Playwright David Lindsay-Abaire works through some issues
Over the years, I’ve had the pleasure of knowing a few people from the area of South Boston known as Southies. To a one, they have fit the Southie stereotype: No-nonsense, hard working, loud, proud and — sometimes — rude and crude. Most were Irish, and one even sported shamrock and Sinn Fein tattoos, a form of warpaint perfectly suited to hard drinking and the occasional bar fight.
Being that far removed from Boulder’s genteel, hippie-centric college-town culture, Southie — or at least its people — is an experience I would recommend. But since a trip to Boston isn’t something many are likely to take just on my say, watching a performance of Good People is probably the next best thing. Despite what it gets wrong, it gets the Southie part right.
An overwrought dramedy filled with desperate, struggling characters, Good People hits all the Southie high and low points. In the back alley behind the dollar store, Margaret (Dee Covington), who is almost universally referred to as Margie, loses her cashiering job due to perennial tardiness (or “tahdiness” in the Boston accent). Her boss, Stevie (John Jurcheck), doesn’t want to let her go, but his hands are tied by unsympathetic upper management.
Margie isn’t a drug addict or careless youngster unappreciative of her job. She is a middle-aged, single mother of a disabled child whose inability to find reliable child care led directly to her firing. She pleads with Stevie, invoking generations of neighborhood stories about him and his family. She offers to take a pay cut. When it becomes clear that his decision is final, she lashes out, questioning his sexuality and tossing casually racist jabs at his girlfriend.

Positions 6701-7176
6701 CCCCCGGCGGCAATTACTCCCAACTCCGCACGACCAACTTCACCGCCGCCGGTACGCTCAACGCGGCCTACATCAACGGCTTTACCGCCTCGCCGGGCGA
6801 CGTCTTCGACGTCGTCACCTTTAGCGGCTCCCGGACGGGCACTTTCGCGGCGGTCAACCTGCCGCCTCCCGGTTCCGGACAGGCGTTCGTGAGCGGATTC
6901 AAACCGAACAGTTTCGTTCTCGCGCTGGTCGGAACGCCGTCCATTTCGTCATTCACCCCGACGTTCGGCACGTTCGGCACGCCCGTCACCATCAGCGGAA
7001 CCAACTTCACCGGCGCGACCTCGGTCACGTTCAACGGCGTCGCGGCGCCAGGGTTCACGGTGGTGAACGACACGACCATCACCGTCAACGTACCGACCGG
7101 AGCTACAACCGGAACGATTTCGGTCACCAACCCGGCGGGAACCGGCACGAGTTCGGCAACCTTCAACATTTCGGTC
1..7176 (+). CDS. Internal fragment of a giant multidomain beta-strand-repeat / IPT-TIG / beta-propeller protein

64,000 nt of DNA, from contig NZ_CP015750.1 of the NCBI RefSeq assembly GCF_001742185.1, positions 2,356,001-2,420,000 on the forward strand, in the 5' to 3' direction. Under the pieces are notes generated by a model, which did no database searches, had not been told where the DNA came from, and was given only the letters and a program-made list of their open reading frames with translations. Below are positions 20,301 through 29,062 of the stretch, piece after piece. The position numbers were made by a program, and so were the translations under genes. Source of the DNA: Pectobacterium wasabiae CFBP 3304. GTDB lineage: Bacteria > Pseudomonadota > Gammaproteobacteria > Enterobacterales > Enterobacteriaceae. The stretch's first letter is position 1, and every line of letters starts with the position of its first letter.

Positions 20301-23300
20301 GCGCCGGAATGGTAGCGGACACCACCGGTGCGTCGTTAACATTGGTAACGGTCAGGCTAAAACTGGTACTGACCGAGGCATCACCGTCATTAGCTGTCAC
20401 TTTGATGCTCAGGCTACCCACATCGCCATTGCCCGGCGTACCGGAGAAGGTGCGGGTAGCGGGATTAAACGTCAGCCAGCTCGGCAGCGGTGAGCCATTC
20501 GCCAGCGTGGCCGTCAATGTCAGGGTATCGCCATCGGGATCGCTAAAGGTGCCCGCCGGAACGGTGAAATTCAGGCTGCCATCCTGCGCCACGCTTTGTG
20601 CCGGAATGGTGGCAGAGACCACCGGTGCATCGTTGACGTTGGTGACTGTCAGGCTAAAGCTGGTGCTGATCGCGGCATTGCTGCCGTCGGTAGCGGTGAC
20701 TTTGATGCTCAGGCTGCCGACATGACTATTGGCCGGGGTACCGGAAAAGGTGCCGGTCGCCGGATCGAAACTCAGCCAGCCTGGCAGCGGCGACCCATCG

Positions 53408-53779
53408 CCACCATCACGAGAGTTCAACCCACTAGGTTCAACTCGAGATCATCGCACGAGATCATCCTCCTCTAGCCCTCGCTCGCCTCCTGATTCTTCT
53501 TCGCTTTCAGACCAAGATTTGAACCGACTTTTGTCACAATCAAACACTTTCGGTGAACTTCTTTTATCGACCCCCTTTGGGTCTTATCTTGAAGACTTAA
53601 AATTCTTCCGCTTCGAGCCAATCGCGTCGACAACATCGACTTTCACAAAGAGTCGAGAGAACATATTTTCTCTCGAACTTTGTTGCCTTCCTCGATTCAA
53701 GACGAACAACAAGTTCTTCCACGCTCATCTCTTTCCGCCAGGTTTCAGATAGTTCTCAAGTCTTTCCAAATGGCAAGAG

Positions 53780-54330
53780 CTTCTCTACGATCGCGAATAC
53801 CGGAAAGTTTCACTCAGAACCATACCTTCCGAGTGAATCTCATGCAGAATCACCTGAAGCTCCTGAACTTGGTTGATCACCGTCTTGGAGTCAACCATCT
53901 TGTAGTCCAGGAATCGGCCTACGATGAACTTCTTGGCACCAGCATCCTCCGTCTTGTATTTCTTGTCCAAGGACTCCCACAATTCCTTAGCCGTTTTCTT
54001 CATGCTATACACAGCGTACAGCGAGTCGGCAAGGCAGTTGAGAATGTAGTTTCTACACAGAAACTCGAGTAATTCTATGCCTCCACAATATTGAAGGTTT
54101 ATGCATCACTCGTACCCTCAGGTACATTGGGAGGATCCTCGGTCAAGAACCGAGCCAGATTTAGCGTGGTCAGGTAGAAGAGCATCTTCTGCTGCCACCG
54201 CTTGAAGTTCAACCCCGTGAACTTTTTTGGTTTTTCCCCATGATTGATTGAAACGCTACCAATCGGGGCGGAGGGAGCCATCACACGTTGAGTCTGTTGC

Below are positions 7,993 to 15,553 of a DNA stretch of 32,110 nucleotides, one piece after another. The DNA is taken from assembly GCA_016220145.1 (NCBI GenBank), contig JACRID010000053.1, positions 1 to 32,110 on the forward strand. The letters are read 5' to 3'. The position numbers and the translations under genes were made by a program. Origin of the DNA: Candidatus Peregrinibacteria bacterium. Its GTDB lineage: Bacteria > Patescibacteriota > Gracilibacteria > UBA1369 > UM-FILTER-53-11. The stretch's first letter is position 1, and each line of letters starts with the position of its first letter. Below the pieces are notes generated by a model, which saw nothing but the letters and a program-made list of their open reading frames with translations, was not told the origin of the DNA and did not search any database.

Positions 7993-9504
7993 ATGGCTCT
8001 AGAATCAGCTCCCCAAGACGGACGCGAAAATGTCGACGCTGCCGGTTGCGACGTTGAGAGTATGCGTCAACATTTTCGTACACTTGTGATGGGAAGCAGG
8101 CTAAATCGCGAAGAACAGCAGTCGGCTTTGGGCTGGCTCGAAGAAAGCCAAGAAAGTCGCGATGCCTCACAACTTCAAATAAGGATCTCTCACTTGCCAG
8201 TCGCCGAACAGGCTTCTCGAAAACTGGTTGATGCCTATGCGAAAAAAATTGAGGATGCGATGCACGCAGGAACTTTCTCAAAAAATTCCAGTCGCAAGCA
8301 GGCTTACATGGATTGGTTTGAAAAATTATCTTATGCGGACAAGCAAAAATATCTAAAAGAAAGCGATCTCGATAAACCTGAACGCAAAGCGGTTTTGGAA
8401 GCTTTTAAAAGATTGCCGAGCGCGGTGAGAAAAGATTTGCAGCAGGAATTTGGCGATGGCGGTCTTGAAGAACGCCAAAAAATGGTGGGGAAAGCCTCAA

Relating her ordeal to her landlady Dottie (Kathryn Gray) and best friend Jean (Leslie O’Carroll) over coffee in her kitchenette, Margie wonders how she will be able to pay her rent. As a high school dropout with a limited skill set, her employment options are meager. Jean suggests that Margie hit up her old flame, Mike (Michael McNeil), a local boy made good who is now a wellto-do doctor.
Margie takes Jean’s advice, and in a series of scenes she alternately wheedles and needles Mike. At first she’s just looking for a job offer from Mike or one of his acquaintances, but soon Margie embarks upon the most tortured and, ultimately, nonsensical and fruitless series of plot contrivances this side of Plan 9 from Outer Space. This is where Good People becomes a little bit frustrating.
David Lindsay-Abair is a Pulitzer Prize-winner. He obviously knows his way around plot and characters.
But he is also a human being, one from Southie, no less, and Good People’s second act feels more like theatrical therapy than it does a work focused on being all it could be. The play seems to exist primarily to allow its playwright to work through his survivor guilt at not only getting out of Southie but becoming a highly successful and — presumably — wealthy playwright/screenwriter/lyricist.
Mike, the lace-curtain Irish success story, is obviously a simulacrum for Lindsay-Abair. Margie, Jean, Dottie and Stevie are standins for all the Southie-folk he left behind. After starting off strong, Good People succumbs to the fact that it is more psychotherapy session than work of art, and that is a shame. If Lindsay-Abair had been more focused on storytelling and less on his own psychological catharsis, what ends up being a passable script could have been a great one.
In spite of this inherent flaw, the Curious Theatre Company mounts a laudable production of Good People. The acting is outstanding across the board, and the set, which transforms from a decrepit hodgepodge of linoleum tiles, chain link fencing, corrugated metal, old shutters and the like into the posh living room of Dr. Mike and back, is remarkable. All praise to the actors and to Scenic Designer Caitlin Ayer.